American Heart AssociationDallas, TX – African Americans at lower socioeconomic levels, particularly women and younger adults, are at greater risk of heart disease and stroke than those in higher socioeconomic positions, according to research in the Journal of the American Heart Association.

Cardiovascular disease (CVD) is the No. 1 killer of all Americans, but the burden is greater for African Americans.

African Americans, especially women and young adults at lower socioeconomic levels have an increased risk of heart disease and stroke. (American Heart Association)

African Americans, especially women and young adults at lower socioeconomic levels have an increased risk of heart disease and stroke. (American Heart Association)

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American Heart Association reports positive factors in Youth linked to better Heart Health later in Life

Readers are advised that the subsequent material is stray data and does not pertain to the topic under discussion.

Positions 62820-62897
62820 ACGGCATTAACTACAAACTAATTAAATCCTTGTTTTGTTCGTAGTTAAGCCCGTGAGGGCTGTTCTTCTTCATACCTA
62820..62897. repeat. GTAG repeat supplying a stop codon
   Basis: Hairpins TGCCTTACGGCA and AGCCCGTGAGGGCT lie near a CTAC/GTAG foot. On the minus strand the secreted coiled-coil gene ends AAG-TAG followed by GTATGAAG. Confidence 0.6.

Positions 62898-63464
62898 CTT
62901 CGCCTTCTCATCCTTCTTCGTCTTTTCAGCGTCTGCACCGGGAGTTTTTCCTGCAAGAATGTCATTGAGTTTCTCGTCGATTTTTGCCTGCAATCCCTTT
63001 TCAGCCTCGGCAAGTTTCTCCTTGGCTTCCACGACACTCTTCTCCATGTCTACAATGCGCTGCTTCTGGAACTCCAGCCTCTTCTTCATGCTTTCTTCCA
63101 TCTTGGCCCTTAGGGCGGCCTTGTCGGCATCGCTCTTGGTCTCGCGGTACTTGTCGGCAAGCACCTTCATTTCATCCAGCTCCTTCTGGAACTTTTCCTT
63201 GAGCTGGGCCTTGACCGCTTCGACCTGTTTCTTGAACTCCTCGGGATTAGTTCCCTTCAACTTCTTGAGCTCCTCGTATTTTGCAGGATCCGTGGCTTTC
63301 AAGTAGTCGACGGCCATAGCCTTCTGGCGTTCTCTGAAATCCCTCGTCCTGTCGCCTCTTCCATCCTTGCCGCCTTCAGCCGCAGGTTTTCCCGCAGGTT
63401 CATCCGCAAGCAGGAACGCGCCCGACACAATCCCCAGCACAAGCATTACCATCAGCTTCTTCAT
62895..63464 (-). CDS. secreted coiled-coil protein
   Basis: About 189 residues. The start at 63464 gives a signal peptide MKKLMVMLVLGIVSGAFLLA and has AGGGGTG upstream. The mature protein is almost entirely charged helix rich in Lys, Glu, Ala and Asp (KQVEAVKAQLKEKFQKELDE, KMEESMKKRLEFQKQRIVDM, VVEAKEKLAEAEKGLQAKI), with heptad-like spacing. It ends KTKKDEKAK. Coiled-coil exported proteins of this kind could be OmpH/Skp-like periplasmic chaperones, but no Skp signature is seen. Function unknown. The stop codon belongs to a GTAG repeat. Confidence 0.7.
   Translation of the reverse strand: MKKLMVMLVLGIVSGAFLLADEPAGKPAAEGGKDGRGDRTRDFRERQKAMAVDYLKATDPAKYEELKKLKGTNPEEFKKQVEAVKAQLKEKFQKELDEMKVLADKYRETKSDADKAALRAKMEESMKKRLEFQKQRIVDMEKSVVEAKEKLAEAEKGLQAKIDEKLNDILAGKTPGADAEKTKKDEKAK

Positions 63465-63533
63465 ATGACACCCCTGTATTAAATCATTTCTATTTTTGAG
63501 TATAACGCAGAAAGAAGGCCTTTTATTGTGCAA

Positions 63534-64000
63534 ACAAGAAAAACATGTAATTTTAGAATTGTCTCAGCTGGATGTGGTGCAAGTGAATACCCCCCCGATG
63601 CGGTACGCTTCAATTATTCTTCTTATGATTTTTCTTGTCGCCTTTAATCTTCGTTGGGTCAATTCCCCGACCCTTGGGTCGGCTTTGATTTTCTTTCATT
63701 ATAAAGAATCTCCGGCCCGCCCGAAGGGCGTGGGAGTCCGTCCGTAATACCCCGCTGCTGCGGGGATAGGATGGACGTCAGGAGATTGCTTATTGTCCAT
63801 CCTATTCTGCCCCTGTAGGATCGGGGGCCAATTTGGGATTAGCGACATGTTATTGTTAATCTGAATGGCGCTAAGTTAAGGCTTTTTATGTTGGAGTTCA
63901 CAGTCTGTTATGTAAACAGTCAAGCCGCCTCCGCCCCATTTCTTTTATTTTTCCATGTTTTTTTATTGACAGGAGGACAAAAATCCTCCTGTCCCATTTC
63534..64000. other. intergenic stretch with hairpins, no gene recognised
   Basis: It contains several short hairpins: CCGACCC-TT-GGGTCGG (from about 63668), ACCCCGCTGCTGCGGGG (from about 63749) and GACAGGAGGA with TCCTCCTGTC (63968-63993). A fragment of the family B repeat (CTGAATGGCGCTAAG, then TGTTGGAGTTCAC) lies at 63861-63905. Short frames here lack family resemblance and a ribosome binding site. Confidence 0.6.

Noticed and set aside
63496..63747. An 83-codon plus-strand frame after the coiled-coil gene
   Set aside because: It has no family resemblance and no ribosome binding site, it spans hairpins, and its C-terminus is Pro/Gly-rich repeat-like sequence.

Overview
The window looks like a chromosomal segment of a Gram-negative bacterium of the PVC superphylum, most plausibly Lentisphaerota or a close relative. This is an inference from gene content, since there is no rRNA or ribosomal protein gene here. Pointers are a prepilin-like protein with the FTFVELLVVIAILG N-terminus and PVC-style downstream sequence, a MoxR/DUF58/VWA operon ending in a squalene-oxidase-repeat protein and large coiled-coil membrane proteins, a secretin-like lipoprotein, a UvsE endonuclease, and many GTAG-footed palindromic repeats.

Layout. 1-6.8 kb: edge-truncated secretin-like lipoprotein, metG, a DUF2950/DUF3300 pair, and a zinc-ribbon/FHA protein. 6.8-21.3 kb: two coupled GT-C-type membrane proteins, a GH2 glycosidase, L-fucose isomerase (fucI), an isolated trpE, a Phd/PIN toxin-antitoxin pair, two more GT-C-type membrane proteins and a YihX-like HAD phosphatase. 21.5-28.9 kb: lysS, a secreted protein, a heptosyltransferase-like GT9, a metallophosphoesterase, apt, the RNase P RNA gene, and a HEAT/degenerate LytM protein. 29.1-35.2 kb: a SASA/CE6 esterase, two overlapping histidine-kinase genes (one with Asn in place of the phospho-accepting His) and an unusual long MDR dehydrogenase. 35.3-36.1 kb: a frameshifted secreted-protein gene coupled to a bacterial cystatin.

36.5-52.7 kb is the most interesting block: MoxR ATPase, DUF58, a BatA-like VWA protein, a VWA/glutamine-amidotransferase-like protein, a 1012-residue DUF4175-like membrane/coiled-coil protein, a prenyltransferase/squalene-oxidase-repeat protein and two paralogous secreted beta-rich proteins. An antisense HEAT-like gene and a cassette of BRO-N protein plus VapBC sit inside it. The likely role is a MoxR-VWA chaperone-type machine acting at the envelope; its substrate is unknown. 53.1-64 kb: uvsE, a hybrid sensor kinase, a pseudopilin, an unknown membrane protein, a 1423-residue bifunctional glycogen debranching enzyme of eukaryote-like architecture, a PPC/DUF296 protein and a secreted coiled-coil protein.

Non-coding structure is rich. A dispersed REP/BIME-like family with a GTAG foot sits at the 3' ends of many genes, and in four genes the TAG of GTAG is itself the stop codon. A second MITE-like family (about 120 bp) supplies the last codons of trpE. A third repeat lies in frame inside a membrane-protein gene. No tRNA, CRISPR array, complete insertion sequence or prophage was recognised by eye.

American Heart AssociationDallas, TX – Children with favorable psychosocial experiences may have better cardiovascular health in adulthood, according to new research in the American Heart Association journal Circulation.

Positive psychosocial factors include growing up in a family that practices healthy habits, is financially secured, is  a stable emotional environment, and where children learn to control aggressiveness and impulsiveness and fit in socially. «Read the rest of this article»

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American Heart Association reports Surgeons use 3D printed model of Heart to treat patients with disorders